Providers are asking the CMS to withdraw a rule that would block billions in supplemental funding that helps safety net and Medicaid providers care for their poorest patients.
The payments are paid to Medicaid managed care plans on top of the base capitation rate. The plans are required to pass these payments to contracted providers that treat a disproportionate share of Medicaid or uninsured patients with complex or costly cases.
The CMS estimates that at least 16 states have paid out $3.3 billion in pass-through payments on average annually. Another three have distributed about $50 million a year for nursing facilities.
The agency says the additional payments are not actuarially sound since they are not directly related to contracted services.
In a final mega-rule issued this past summer updating federal regulation of Medicaid managed care, the CMS told states to stop making such payments but said they could be phased out over 10 years for hospitals and five years for physicians and nursing facilities.
That raised questions about whether new contracts could include pass-through agreements. In response, the CMS issued a proposed rule last month that said only states with contracts submitted to the agency by July 5, 2016, would be able to continue pass-through payments during the transition period. The CMS also banned states from boosting payments before the July 5 deadline.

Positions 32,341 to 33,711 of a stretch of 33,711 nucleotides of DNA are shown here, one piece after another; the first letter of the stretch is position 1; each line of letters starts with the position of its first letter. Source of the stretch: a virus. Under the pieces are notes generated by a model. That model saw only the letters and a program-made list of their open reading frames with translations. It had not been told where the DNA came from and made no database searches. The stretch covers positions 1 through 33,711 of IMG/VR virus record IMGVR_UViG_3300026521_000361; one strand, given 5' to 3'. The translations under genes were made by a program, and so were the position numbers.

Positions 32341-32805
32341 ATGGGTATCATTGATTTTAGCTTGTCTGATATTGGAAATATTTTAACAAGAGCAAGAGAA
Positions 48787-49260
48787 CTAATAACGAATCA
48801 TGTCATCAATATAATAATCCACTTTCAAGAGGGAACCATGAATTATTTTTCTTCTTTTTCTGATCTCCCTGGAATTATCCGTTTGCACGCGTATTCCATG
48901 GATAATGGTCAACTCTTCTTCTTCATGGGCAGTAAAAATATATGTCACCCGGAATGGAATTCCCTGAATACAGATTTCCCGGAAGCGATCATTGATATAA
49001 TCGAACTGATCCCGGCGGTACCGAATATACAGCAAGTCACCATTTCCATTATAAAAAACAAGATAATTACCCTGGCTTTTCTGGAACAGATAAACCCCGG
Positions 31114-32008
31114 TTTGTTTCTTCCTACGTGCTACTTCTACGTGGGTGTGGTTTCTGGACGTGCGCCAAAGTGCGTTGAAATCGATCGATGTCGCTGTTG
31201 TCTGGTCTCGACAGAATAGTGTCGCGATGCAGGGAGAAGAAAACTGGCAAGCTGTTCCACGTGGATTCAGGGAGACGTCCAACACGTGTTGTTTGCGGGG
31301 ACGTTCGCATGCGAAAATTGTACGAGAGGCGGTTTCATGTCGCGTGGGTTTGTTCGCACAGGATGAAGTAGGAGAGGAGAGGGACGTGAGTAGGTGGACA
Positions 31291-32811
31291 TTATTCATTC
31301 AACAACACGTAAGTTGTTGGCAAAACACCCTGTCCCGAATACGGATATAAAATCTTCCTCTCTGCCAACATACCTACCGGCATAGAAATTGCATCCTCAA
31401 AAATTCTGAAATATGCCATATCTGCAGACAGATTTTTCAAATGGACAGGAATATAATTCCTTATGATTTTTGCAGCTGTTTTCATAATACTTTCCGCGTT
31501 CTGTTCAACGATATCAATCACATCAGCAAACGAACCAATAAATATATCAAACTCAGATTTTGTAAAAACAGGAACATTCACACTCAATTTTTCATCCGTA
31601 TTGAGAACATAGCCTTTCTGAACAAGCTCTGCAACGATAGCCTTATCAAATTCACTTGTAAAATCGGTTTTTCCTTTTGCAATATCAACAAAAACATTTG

Hospitals say they were counting on that transition period as they prepare for the payments to end. “State Medicaid programs and hospitals would face substantial new payment restrictions with little time to make adjustments,” Tom Nickels, AHA's executive vice president of government relations and public policy, said in a comment.
Dr. Janis M. Orlowski, chief health care officer at the Association of American Medical Colleges called the rule "retroactive policymaking" and said it "makes state and provider planning impossible.”
Paul Lorenz, CEO of Santa Clara Valley Medical Center in California, said safety net hospitals rely on extra Medicaid funding because the base rates don't cover the costs of care. “The transition period for pass-through payments is critically important to ensuring stable funding for safety net hospitals,” Lorenz said in a statement.
Regulatory experts, however, don't expect the CMS to withdraw the rule in response to the industry's efforts.
“It's always possible but we don't expect any further changes in the near-term,” said Lisa Kaplan Howe, senior adviser at the Public Consulting Group.
But James Scott, CEO of Applied Policy, a reimbursement consulting firm, said it's possible that President-elect Donald Trump's administration may choose not to finalize the regulations.